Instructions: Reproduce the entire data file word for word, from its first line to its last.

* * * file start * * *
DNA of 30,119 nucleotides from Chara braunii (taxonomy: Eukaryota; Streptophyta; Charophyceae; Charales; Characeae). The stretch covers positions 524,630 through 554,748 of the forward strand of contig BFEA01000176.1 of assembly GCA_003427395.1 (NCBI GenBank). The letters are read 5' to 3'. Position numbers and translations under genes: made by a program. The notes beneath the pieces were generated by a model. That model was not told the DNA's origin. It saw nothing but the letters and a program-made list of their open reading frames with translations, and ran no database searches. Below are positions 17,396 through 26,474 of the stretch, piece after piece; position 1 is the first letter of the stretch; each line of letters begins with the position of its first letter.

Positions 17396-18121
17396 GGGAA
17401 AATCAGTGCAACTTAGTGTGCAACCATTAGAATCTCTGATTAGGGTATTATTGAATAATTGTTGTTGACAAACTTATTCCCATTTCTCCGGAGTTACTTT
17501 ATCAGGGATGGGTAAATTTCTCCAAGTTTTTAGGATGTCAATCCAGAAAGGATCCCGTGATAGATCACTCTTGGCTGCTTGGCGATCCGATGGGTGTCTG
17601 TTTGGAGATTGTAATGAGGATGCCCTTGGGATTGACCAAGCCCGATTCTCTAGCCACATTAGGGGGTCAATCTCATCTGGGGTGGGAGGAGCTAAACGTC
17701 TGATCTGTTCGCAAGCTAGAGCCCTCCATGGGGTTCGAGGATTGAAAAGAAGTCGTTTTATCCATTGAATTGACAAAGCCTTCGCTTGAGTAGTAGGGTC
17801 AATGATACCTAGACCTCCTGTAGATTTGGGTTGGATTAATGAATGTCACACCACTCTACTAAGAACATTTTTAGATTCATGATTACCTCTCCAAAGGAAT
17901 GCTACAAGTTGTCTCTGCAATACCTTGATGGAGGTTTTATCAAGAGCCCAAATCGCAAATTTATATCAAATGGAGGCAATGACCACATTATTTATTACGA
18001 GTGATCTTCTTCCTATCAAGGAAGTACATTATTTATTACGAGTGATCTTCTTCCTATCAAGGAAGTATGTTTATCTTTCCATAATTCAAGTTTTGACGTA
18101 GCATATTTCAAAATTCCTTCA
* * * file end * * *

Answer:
DNA of 30,119 nucleotides from Chara braunii (taxonomy: Eukaryota; Streptophyta; Charophyceae; Charales; Characeae). The stretch covers positions 524,630 through 554,748 of the forward strand of contig BFEA01000176.1 of assembly GCA_003427395.1 (NCBI GenBank). The letters are read 5' to 3'. Position numbers and translations under genes: made by a program. The notes beneath the pieces were generated by a model. That model was not told the DNA's origin. It saw nothing but the letters and a program-made list of their open reading frames with translations, and ran no database searches. Below are positions 17,396 through 26,474 of the stretch, piece after piece; position 1 is the first letter of the stretch; each line of letters begins with the position of its first letter.

Positions 17396-18121
17396 GGGAA
17401 AATCAGTGCAACTTAGTGTGCAACCATTAGAATCTCTGATTAGGGTATTATTGAATAATTGTTGTTGACAAACTTATTCCCATTTCTCCGGAGTTACTTT
17501 ATCAGGGATGGGTAAATTTCTCCAAGTTTTTAGGATGTCAATCCAGAAAGGATCCCGTGATAGATCACTCTTGGCTGCTTGGCGATCCGATGGGTGTCTG
17601 TTTGGAGATTGTAATGAGGATGCCCTTGGGATTGACCAAGCCCGATTCTCTAGCCACATTAGGGGGTCAATCTCATCTGGGGTGGGAGGAGCTAAACGTC
17701 TGATCTGTTCGCAAGCTAGAGCCCTCCATGGGGTTCGAGGATTGAAAAGAAGTCGTTTTATCCATTGAATTGACAAAGCCTTCGCTTGAGTAGTAGGGTC
17801 AATGATACCTAGACCTCCTGTAGATTTGGGTTGGATTAATGAATGTCACACCACTCTACTAAGAACATTTTTAGATTCATGATTACCTCTCCAAAGGAAT
17901 GCTACAAGTTGTCTCTGCAATACCTTGATGGAGGTTTTATCAAGAGCCCAAATCGCAAATTTATATCAAATGGAGGCAATGACCACATTATTTATTACGA
18001 GTGATCTTCTTCCTATCAAGGAAGTACATTATTTATTACGAGTGATCTTCTTCCTATCAAGGAAGTATGTTTATCTTTCCATAATTCAAGTTTTGACGTA
18101 GCATATTTCAAAATTCCTTCA